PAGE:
Sidmouth story of success - the Caravette

PUBLISHED: 15:00 07 April 2012

An aerial view of Jack White's Sidmouth factory

An aerial view of Jack White's Sidmouth factory

Archant

Caravette founder died just as business was on road to success

IT began in a builder’s shed in a Sidmouth garden. The iconic VW Caravette was the brainchild of Jack White, who ran a building company in the town.

Last week, Sidmouth Herald news editor Di Bowerman, looked at the birth of the Caravette. This week she continues to trace its historic path to success.

NEW buildings were found at Woolbrook and more staff taken on, with Jack White trading as J P White (Sidmouth) Ltd.

By early 1957, 56 vehicles had been produced and sold and larger production premises were needed.

“Father acquired the freehold interest of the old Gasworks at Sidmouth, which consisted of a five-acre site, plus fields and woodland,” Shirley Pratt, his daughter, said.

The bonus was it had its own railway line, a siding coming into the works.

Jack, who was captain of Sidmouth Golf Club and sponsored his staff to enter Sidmouth Carnival, built his factory using 16 bricklayers and in a weekend completed nearly all the outside walls, getting triple pay for working on a Sunday.

He had a canteen and offices and bought several adjacent houses to act as a security barrier, while Shirley and sister Mary kept their horses in the field there.

There is no doubt that Jack benefitted from running a building company too because during the quiet months he could put his carpenters back to work building bungalows.

The new Alexandria Works was officially opened in May 1960 and the firm, still in its infancy, employed 75 people, mostly local carpenters and craftsmen.

By this time more than 1,000 Caravettes a year were being produced - some three or four VW and two Austin and Morris vehicles daily.

Although production expanded to take on BMC vans, Jack’s real interest was the Volkswagen.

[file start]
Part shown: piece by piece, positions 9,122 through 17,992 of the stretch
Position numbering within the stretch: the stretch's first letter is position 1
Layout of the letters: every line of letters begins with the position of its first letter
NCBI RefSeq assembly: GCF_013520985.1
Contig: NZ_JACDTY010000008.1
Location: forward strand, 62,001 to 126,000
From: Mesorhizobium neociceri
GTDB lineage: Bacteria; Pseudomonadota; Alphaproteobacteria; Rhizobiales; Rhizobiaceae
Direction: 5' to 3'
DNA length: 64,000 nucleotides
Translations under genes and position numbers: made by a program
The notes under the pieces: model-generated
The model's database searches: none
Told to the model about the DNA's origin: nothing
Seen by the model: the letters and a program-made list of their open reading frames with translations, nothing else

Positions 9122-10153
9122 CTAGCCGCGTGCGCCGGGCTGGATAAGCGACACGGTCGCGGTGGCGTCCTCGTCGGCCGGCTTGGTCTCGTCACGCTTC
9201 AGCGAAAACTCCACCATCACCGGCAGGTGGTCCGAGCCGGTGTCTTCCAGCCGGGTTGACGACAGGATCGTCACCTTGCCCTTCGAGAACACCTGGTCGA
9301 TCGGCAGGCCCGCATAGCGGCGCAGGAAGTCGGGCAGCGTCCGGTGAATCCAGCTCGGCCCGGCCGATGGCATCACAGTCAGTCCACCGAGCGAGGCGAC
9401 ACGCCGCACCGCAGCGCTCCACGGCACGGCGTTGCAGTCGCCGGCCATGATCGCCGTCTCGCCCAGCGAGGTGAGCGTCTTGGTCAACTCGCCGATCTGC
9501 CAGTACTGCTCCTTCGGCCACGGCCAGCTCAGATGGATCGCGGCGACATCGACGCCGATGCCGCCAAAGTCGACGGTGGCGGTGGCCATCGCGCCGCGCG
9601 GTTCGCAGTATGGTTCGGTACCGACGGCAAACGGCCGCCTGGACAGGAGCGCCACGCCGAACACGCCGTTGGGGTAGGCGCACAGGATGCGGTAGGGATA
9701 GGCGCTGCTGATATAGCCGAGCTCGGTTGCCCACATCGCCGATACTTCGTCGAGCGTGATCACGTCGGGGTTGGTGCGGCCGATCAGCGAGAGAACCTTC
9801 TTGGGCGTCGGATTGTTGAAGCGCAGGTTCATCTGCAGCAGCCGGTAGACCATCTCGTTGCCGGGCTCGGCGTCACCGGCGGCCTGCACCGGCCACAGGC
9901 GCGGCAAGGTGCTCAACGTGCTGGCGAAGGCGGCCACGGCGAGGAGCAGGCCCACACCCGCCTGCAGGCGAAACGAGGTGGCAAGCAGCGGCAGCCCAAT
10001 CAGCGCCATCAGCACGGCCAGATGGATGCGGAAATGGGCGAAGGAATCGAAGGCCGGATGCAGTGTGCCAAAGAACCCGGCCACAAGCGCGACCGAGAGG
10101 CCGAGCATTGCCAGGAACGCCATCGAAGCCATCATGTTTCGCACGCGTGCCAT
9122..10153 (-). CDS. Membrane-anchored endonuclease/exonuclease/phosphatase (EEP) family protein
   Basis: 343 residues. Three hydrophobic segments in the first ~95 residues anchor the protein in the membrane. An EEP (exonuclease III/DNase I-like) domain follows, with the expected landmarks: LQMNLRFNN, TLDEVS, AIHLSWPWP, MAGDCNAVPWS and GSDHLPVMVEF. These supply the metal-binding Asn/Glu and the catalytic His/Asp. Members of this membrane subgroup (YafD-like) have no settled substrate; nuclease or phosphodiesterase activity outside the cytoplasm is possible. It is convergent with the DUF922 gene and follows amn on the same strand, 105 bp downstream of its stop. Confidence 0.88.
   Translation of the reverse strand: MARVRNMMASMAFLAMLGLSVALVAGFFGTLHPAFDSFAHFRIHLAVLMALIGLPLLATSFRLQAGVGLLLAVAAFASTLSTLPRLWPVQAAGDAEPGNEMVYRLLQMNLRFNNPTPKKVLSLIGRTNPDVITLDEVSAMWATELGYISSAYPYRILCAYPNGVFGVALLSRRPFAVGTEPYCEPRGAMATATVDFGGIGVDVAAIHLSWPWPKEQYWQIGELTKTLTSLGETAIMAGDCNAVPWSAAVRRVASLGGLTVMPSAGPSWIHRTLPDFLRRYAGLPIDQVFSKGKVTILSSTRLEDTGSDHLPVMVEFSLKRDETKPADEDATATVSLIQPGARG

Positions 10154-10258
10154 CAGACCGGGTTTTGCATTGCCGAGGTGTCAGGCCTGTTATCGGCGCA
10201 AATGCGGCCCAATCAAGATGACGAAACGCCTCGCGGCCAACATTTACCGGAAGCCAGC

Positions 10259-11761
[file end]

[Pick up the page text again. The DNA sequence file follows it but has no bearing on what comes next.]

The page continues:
“I recall father worked extremely long hours, always looking ahead, meeting targets, thinking up new ideas, investing, taking part in the London Motor Show at Earls Court and caravan and camping shows at Olympia,” said Shirley.

By now Jack employed 120 and Caravettes were being sold around the world and to famous celebrities such as the late Jimmy Savile.

“Our own Caravette was used as an everyday runabout vehicle as well as spending many memorable holidays roving around Europe,” said Shirley.

Jack’s wife, Annemie, had a special version of the Caravette built as a present for her husband.

It had extra windows at the roofline and the units were in mahogany rather than light oak. It was painted red and white. This unique vehicle still exists and Ralph, Shirley and Mary’s brother, would like to track its owner down. Annemie, Jack and their children feature in brochure photographs produced in 1960.

When Beeching axed branch lines in 1963, Jack travelled with local councillors to the Houses of Parliament to try to persuade him to change his mind.

That year, as his business grew, Jack suffered a heart attack while driving at Alexandria Works and died. He was 51.

Shirley was 14, Mary 12 and Ralph seven.

Shirley said: “He was driving through the road on the estate when he had a heart attack in his VW pickup. All the workmen were in the canteen for the morning coffee break.

“When they came out they saw his vehicle and they had a first aider there and Pat was there and they tried to revive him, but couldn’t.”

Annemie was left with swingeing death duties which gave her no alternative but to sell the company and the following year it was sold to the Renwick Wilton & Dobson Group who took on most of the staff and continued to trade under the J P White (Sidmouth) Ltd., name until June 1971 when it was renamed Devon Conversions Ltd.

With an ever increasing leisure industry, the firm continued to grow to more than 3,500 vehicles produced in 1972 and it was appointed as sole official VW motor caravan convertors in the UK.

“Father contributed much to Sidmouth in the form of housing and employment. He was a popular figure in the town and among his workforce, and the trade union only came into the factory after his death,” said Shirley.

In 1981 the business moved to Exeter and in 1985 announced it was going into voluntary liquidation.


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